And you can read a full transcript here: CN transcript Oct 5 2017 Mihalopoulos

 

 

 

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CN Sep 28 2017

There’s a traditionally-accepted standard that nobody should pay more than 30% of their salary for housing. But more than half of people who rent their housing in Chicago pay more than that.

The number of such “cost-burdened” Chicagoans has risen by seventy-eight percent since 2000.

The number of Chicagoans earning $75,000 plus has risen by more than 100,000 in the same time period.

The population of the “Super-Loop,” the downtown-plus West Loop, River North, South Loop,etc, has grown to 229,000. A few years back, planners estimated – optimistically – that the Super-Loop would expand to about 200,000 — by 2020. The number is escalating wildly.

At the same time, Chicago lost 200,000 people. According to Kevin Jackson, our guest this week, “90% of that was African American. A huge part of that was those families who made $75,000 or more.”

So Chicago, like so many other places, is experiencing a hollowing-out of the middle.

These are just a few of the stark realities identified by Jackson’s Chicago Rehab Network in their latest, just-released report.
That report is timed in synchronicity with the City Council’s most recent attempt to craft an  ordinance that will provide, or encourage, more “affordable” units in Chicago.

But what’s “affordable?”  How do you define it? And can a city like Chicago, which is experiencing dramatic waves of gentrification in certain sectors, balance affordable housing with gentrification? Does the city have an obligation to discourage, or even halt, gentrification?

These issues have deeply divided some aldermen who have to deal with the effects of these forces every day.

Jackson tells us that there’s a sense of urgency among the aldermen whose wards intersect with the hottest zones right now. But there’s significant disagreement about how to proceed. A few weeks ago, there was a push to demand extremely high fees from developers who proposed tearing down single-family homes or small apartment buildings along the 606. But when an ordinance finally passed the Housing Committee on Monday, those provisions hadn’t even been considered. This led to some emotional confrontations between the aldermen who sponsored a more moderate approach  and the aldermen who demanded a stronger response to gentrification but weren’t even consulted as the replacement ordinance was drafted. The City has proposed two pilot programs covering the most rapidly-gentrifying regions that would force developers to build more affordable units – if not in their own buildings then within two miles of them.

“The leadership of the City, of advocates and community organizations recognized that this development pattern is at a pace, hyper inflated was the term, that we are going to see incredible displacement if we don’t do more,” Jackson says. “And so the pilots were an effort to say how can we get more done for affordable housing and capture that growth? That’s the whole concept of this Affordable Requirements Ordinance about how do you include and get a development agenda that has some equity to it, a development agenda for the City that has inclusive strategies recognizing the disparity of incomes and places in the City. How do you do a development plan that works?”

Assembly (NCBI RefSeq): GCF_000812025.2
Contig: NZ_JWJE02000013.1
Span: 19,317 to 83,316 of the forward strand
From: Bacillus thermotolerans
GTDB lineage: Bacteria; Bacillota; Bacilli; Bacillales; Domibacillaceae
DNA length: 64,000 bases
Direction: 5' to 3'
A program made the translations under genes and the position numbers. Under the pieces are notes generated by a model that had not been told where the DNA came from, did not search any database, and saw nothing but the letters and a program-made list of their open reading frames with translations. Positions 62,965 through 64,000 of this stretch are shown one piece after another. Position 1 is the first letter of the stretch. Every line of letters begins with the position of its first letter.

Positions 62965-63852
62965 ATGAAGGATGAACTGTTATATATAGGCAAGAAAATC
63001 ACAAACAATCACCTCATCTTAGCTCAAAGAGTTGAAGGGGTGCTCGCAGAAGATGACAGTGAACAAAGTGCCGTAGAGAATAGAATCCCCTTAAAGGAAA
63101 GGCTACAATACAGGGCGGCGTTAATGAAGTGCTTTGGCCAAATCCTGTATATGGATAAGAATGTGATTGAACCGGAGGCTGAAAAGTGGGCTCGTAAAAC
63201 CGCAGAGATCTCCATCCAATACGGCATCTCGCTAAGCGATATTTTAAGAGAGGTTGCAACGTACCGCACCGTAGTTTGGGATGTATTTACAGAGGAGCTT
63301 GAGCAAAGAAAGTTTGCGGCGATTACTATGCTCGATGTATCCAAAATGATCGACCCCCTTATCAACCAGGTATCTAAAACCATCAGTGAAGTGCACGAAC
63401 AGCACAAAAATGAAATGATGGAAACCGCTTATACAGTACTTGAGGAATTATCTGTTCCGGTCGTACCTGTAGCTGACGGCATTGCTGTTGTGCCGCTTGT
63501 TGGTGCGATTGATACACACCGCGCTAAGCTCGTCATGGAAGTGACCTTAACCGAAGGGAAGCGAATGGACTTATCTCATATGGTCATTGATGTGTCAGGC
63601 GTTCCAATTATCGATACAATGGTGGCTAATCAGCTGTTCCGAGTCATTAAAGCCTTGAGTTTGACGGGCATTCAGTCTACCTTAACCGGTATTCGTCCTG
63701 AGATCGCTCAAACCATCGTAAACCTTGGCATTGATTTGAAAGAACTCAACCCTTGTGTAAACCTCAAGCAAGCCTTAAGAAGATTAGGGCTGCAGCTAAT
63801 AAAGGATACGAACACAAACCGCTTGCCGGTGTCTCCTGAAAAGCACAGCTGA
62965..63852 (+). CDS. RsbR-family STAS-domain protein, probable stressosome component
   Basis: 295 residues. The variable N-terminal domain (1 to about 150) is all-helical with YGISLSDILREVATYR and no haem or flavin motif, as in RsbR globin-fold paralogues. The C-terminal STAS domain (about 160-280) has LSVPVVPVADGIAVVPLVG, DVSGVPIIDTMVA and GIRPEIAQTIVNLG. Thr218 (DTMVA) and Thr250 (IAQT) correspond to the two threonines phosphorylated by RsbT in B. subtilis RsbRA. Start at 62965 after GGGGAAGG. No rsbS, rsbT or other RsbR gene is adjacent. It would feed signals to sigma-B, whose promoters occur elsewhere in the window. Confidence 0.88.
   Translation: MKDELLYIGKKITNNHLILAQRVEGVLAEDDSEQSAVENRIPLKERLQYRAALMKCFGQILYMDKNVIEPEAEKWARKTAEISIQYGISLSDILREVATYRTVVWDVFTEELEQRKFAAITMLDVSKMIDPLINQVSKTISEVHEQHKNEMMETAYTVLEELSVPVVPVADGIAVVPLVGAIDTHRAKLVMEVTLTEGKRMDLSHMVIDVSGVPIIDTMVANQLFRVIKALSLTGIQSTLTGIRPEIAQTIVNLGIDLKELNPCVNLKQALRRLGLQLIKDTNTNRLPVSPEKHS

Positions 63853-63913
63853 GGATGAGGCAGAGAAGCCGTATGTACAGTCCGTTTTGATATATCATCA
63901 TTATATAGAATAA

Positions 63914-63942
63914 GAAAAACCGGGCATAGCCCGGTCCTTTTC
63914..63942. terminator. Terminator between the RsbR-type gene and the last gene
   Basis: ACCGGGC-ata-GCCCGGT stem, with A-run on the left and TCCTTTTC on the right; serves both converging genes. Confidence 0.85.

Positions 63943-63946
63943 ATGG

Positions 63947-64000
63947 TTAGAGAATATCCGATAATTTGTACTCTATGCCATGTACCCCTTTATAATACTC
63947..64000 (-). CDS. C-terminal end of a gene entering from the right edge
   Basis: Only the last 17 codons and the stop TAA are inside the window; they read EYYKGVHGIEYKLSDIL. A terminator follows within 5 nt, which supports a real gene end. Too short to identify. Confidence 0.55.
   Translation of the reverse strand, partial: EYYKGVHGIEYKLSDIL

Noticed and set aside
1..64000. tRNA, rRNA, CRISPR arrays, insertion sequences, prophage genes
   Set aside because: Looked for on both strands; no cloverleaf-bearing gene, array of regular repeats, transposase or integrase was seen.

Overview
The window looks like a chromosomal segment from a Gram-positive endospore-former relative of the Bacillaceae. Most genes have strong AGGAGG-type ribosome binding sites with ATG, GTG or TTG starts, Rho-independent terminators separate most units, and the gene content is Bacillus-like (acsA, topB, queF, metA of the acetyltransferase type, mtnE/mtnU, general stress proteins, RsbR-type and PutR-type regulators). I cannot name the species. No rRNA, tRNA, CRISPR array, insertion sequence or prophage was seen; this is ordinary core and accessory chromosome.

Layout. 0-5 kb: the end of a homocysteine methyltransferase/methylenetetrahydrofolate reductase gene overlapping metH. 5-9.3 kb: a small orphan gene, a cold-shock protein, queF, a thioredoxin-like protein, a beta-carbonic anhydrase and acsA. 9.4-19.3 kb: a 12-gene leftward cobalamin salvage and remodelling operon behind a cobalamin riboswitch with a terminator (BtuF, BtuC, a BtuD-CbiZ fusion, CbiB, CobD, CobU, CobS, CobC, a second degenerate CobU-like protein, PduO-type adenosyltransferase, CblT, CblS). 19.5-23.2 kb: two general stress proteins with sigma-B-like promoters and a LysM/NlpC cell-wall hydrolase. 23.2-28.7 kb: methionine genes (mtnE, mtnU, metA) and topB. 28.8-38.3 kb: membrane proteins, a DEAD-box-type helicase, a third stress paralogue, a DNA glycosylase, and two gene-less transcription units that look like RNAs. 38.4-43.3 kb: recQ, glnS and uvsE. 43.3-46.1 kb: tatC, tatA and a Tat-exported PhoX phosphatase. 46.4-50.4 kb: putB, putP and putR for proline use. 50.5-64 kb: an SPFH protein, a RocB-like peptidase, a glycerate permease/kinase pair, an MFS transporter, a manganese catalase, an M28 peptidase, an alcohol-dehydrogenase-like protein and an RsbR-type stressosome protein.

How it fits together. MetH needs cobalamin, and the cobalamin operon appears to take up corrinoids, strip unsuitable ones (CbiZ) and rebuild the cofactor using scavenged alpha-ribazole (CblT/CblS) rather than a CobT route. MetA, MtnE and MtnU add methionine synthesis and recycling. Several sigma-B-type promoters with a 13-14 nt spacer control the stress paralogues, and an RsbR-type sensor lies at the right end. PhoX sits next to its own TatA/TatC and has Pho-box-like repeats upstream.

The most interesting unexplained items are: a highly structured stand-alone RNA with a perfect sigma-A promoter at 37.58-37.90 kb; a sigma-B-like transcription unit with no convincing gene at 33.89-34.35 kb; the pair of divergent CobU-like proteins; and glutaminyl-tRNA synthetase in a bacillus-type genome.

Areas such as the 606 in Humboldt Park and along sections of North Milwaukee Avenue are clearly white-hot real-estate markets, and nearby residents – especially renters – are freaking out about housing they’ve lived in affordably for years suddenly vanishing.

“Latino communities’ folks talk about the constant displacement of these neighborhoods, and the issue that we recognize is with that type of real estate activity people get hurt.,” Jackson tells us. “And that’s what we want to do is how do you get a situation where people have an opportunity, particularly people that we hear across the City talk about having lived in these neighborhoods for so long and they lived there when they were tough and they helped keep it stable. And they were in the voices and the ears. They don’t want to be the ones that have to leave, because now there’s an investment interest in it. That’s our challenge.”

And that brings us to another stunning statistic revealed by the CRN’s report. “The rents in Chicago since the 80s have increased 95%,” Jackson laments, “And the incomes at the same time have only increased 15%.”

So, vast numbers of Chicagoans are suffering from the economic stagnation that’s victimized lower-income people all across the country.

“I can say definitively,” Jackson asserts, “that there’s over a million jobs today that are actual people working in Cook County that do not have enough wages to them to afford what’s called the affordable rent. In the Cook County area…the affordable rent, the wage to afford the average cost two-bedroom in Cook County today is $21 an hour and some cents. There’s a million jobs that pay less than that $21, and so if we’re going to have an organization of a city, if we’re going to have an economy that allows for opportunity for people to actually succeed we have to start with that.”

Whether the pilot zones the City proposes will reverse years of declining relative income for Chicago’s working poor remains to be seen. But it’s sure to be a contentious issue when the full council takes up this ordinance on Oct. 11, and we’ll be there to cover it.

You can read a full CN transcript Sep 28 2017